Up until now, Paul's letters have been to congregations, religious communities, but today's letters (and others) are written to individuals, in this case Timothy. Since we have been reading in the New Testament, we know a little about Timothy. He was a young man who had a Jewish mother and a Greek father, he traveled with Paul, and was much beloved by him.
Now I'm going to tell you something that might seem a little confusing: some scholars don't think that Paul wrote this letter.
They believe this because of some of the subjects Paul discusses: the particular church controversies he mentions and the qualifications for bishops, for example. And may I suggest that if this is Paul, the tone of the letter is much more staid and (ahem) establishment-sounding than some of the earlier letters that we read. There's not as much passion in this letter, although there's still a concern for good order and Truth.
Then there's the pronouncements regarding women's leadership in chapter two. In Galatians, Paul states that "in Christ there is no male or female," in 1 Timothy he writes that a "wife" or a "woman" should learn quietly in complete submission. (As well, we are not to wear elaborate hairstyles, or gold, pearls or expensive clothes.) What are we to make of this?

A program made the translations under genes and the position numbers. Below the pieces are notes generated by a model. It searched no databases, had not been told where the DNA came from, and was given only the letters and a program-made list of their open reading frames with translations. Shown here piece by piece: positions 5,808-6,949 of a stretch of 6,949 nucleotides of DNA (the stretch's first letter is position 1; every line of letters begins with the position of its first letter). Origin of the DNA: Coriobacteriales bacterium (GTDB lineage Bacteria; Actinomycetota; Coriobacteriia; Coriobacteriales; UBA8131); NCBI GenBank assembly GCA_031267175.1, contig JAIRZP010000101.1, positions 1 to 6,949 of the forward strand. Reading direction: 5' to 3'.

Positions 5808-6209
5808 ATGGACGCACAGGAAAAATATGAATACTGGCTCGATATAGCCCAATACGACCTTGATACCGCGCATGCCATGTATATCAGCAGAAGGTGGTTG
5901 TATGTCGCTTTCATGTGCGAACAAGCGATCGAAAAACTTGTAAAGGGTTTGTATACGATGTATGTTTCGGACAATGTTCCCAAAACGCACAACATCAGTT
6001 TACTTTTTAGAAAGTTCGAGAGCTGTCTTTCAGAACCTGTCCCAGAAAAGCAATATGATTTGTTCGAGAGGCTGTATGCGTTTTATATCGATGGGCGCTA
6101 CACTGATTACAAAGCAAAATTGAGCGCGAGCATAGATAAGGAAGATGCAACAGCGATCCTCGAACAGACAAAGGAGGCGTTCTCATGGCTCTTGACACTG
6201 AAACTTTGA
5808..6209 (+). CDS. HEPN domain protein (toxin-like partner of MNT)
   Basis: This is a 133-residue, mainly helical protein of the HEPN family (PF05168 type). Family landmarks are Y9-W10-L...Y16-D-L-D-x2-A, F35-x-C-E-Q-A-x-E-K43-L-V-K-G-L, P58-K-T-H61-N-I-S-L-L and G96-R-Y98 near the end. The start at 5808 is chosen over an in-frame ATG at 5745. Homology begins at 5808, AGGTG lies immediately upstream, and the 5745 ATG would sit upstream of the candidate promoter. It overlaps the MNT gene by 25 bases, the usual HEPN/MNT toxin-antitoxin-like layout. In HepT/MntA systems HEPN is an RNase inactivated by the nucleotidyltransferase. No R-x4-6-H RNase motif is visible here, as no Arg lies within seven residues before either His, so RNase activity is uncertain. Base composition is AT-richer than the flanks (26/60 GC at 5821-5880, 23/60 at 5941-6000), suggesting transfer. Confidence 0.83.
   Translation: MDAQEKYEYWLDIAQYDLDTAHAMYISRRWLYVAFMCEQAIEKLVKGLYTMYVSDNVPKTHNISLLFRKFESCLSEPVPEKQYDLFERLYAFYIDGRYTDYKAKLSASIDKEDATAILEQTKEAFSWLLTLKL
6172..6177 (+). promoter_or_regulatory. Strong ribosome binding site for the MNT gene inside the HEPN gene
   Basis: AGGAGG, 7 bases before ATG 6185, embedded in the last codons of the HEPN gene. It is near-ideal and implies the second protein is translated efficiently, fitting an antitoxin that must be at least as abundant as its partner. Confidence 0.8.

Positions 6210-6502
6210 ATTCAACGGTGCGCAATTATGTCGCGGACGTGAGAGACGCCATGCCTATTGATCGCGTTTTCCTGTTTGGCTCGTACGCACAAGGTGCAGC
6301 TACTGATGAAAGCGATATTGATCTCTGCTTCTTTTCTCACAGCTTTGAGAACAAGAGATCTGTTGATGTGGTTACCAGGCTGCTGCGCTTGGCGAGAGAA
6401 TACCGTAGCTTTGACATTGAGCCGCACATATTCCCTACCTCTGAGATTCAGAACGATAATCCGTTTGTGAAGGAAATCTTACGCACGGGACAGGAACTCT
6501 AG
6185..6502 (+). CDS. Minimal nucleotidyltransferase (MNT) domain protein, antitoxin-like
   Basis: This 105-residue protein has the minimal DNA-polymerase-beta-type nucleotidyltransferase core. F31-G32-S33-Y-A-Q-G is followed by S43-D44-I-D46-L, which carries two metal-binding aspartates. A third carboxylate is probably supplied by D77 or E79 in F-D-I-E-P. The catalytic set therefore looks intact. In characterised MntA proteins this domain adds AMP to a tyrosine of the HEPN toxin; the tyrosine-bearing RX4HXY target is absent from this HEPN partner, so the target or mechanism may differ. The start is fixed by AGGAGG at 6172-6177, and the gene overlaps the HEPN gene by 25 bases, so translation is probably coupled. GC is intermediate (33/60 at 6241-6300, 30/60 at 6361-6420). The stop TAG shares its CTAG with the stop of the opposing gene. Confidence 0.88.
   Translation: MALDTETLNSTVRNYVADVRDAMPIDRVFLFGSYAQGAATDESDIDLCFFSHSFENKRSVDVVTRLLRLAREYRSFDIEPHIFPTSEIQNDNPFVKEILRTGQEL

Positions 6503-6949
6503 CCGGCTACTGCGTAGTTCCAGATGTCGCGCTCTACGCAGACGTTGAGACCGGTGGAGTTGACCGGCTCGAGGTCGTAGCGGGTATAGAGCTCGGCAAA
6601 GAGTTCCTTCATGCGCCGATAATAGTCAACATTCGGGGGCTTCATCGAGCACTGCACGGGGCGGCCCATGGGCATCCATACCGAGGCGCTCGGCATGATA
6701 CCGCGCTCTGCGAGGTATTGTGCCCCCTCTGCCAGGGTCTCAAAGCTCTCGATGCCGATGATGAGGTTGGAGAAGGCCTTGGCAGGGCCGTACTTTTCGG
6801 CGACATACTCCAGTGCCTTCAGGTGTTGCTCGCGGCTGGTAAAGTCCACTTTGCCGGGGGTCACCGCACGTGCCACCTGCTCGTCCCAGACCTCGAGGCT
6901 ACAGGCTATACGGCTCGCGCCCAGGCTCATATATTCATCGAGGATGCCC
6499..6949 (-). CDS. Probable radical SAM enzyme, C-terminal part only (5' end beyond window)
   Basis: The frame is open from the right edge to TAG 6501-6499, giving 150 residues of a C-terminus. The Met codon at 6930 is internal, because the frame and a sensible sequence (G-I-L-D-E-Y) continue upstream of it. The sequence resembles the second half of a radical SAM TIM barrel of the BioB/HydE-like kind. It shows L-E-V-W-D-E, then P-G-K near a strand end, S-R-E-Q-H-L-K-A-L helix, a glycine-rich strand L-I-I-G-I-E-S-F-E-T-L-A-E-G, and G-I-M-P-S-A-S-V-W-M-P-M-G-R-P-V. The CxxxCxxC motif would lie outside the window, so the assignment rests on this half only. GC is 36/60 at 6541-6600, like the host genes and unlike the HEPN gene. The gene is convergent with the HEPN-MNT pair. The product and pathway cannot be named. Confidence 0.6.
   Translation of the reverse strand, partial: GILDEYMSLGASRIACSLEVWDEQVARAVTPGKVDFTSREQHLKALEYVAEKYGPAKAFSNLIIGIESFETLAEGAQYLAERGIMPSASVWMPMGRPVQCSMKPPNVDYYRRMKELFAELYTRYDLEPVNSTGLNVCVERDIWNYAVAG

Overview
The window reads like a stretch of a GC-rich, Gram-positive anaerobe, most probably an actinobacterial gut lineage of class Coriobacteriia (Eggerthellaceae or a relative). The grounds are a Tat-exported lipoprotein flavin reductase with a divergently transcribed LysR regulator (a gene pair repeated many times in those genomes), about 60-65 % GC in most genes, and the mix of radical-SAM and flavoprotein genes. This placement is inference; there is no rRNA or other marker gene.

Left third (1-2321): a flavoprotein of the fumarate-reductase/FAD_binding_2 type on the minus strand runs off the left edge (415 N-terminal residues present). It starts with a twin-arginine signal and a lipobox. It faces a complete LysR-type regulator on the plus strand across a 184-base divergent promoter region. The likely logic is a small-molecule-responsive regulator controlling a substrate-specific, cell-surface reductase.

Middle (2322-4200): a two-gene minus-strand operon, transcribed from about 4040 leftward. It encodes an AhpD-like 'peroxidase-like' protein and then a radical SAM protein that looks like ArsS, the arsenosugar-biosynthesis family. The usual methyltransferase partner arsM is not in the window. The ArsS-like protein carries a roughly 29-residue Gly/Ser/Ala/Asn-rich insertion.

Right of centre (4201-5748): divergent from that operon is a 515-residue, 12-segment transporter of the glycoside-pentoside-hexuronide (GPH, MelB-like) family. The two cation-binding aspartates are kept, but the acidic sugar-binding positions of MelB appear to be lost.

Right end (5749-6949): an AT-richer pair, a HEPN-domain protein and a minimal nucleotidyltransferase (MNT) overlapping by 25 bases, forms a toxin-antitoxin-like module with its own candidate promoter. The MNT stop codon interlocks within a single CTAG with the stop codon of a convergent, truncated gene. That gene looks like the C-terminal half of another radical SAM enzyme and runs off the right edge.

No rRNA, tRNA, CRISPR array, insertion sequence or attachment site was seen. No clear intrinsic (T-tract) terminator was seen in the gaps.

As a woman, I'm wondering why some churches adhere so strongly to the position that women are to remain silent in the church, but not to the other requirements that women should not wear jewelry or expensive clothes. Because it seems to me that both of the things that Paul is concerned about have to do with the culture of the time, and what sort of behavior would adversely affect the Christian community and its witness.
I can't help but noticing that most of this part of the letter (we'll see what develops tomorrow) deals with how to manage the household of faith: husband and wives, bishops and pastors, servants and masters. Yet I'm drawn to the simple statement of faith in chapter 1, which is worth the weight of the whole letter, "Jesus Christ came into the world to save sinners." Paul goes on to say that he's the biggest sinner of all -- and his whole life is an object lesson of God's mercy.
There's something about this sentence that makes me smile.
Our whole lives an object lesson of God's mercy. Maybe that's enough for me.